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Portugal: the day after

Last night, Portugal joined the ranks of 21 of its fellow European states by electing a right-wing government. Can it lead the country out of its historical crisis?
Sofia Diogo Mateus
6 June 2011

The day after is a sober one: no festivities, no bold plans. A quiet undertone prevails that also marked the speech of PM-elect, Pedro Passos Coelho. After all, Portugal is amidst its biggest crisis ever since becoming a democratic country, some 37 years ago.

Not that you’d have noticed this during the campaign. Any issue was up for debate during the campaign, anything except the elephant in the room: the bailout. It was and is much more comfortable to pretend that the austerity measures are not the next and only thing on the Portuguese agenda – but they are, and they would have been even if the Social Democrats had not won.

There are a couple of things to take into account. The first is how much of this is a Socialist loss, namely of former Prime Minister Sócrates and how much is a Social Democratic victory.

Such a swing traditionally underscores a wider discontent with a government in office, and this case is a perfect example of that. There was, of course, some merit in the campaign of the right-wing parties: it presented an alternative to the Socialist’s narrative in its calm albeit half-hearted honesty about how bad the next years will be. But the fact that it will take a coalition for the Social Democrats to form a majority government indicates a wider discontent with the mainstream political parties.

Doubt has also been cast on the newly-elected prime minister’s abilities. Much of his career has been in the political sphere, as the head of the youth branch of the Social Democrats and despite some time as a businessman he’s widely seen as member of the establishment. He has compared himself to Tony Blair, David Cameron and even Obama, in an attempt to gild his lack of experience.

It remains to be seen though if the Social Democrats were indeed elected, as many claim, for their capability to implement the IMF/EU austerity measures. Despite the fact that the party’s program goes further than the agreed plans with the EU/IMF in certain areas, such as constitutional and electoral reform, many of those require a two-third parliamentary majority, for which the Social-Democrats need Socialist votes – whether they will cooperate depends not only on the issue at stake but also on the new Socialist leader.

Hence, the race for the Socialist leadership has already begun. Mr Sócrates has announced his resignation both as the party's secretary general and from politics in general in order to clear the way for a clean start in the opposition, though he will no doubt be offered some position abroad. Two main contenders for his succession have emerged: António José Seguro and Francisco Assis, parliamentary leader during the last government. António Costa, the mayor of Lisbon, may also run.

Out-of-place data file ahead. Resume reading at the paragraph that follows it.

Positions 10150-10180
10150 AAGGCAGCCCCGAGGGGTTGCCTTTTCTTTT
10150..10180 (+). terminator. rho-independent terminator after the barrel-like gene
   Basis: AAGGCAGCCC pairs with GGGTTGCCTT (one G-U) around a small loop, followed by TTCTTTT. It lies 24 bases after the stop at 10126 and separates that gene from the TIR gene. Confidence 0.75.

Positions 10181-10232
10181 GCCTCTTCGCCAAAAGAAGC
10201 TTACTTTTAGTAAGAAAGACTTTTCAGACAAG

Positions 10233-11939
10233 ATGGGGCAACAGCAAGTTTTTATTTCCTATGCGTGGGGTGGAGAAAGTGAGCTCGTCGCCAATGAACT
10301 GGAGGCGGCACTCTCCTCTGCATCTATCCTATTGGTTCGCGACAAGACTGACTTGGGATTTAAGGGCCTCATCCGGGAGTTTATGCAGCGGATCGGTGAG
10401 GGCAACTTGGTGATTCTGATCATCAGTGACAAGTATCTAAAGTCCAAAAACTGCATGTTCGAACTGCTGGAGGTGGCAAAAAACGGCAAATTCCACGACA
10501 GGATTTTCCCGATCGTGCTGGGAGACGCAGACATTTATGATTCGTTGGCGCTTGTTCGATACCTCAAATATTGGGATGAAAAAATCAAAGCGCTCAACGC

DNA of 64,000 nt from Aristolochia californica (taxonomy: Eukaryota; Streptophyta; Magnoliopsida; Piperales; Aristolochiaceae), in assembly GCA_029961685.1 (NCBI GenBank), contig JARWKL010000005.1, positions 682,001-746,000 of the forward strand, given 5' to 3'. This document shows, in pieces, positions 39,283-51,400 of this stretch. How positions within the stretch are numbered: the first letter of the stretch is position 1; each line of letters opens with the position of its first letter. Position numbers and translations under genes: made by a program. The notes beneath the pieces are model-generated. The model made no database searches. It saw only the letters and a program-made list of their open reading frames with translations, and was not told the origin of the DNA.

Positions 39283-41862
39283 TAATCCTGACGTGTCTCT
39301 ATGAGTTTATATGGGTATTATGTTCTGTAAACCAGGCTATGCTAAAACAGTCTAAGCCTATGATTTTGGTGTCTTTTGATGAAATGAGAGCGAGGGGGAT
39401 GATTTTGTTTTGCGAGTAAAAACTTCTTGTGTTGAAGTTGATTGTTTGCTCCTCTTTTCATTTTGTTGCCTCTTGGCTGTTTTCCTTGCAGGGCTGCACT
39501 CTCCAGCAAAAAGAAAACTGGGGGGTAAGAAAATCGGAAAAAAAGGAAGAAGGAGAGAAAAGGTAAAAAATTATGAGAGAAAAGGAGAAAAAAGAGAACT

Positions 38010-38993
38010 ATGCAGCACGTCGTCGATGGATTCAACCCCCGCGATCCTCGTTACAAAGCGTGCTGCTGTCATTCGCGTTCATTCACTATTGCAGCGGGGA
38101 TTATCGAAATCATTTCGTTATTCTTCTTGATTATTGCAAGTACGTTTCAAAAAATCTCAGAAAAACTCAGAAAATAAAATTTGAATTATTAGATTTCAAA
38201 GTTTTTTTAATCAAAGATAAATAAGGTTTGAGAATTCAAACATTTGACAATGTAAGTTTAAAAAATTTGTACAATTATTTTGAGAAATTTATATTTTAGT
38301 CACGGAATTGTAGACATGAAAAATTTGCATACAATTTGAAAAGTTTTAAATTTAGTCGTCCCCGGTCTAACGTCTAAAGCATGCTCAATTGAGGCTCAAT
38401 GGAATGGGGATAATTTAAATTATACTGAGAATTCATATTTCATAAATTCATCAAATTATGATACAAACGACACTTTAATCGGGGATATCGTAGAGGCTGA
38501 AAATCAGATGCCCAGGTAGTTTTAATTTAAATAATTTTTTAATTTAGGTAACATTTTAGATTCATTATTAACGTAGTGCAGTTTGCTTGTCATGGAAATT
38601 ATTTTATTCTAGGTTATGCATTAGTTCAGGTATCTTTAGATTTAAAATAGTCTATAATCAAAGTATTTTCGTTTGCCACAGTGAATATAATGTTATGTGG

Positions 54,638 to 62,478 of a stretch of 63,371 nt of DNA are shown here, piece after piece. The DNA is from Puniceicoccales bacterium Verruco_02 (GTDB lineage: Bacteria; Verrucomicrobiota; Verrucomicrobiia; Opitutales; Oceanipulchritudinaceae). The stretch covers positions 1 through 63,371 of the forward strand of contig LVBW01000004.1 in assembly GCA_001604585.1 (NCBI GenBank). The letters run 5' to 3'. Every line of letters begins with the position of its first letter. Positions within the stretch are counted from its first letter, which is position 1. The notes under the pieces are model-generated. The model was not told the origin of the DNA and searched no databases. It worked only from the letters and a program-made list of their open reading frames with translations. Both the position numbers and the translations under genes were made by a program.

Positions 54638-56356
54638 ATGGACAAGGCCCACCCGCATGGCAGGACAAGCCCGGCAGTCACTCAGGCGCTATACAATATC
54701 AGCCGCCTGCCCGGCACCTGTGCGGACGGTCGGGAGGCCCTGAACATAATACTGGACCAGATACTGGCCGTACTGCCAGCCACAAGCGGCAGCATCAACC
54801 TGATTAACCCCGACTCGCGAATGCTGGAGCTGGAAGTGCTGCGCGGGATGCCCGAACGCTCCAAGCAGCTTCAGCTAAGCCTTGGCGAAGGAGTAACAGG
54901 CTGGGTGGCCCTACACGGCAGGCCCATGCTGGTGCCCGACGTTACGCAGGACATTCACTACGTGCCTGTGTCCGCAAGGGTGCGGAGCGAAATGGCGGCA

Another interesting result of the elections is the massive loss suffered by the Left Bloc, the second biggest force on the left. The party lost half its seats, leaving what once stood as a left-wing alternative to the Socialists as a fractured group of ideologues.

Regardless of all political bickering and shouting over the results one worrying outcome trumps all: abstention. No party has been able to gather as many votes as those that were not cast. And although many speak of hundreds of thousands of "ghosts" in electoral lists - dead people, immigrants, prisoners - it is remarkable that more than 41 percent failed to cast their votes. It is a disturbing sign of a feeble democracy in which the divide between politicians and voters keeps growing.

The political bubble in which many of these politicians operate is a different country from the one in which a great part of the population lives. And although ‘guilt’ can never be one-sided, it is ultimately those who are elected as representatives that must make an effort to reflect the voters' will.

Many calls have been made for change. In all likelihood the austerity plan will be followed and things will get better, at least market-wise, by 2013. Whether small-scale clientelism and corruption, a system of favours and patronage within the political arena, which ultimately controls almost everything, will disappear, is another question altogether.

It remains to be seen whether this government has the power to implement the reforms that set Portugal on a promising path for the future. If they can stay in power for the full four years, that is.

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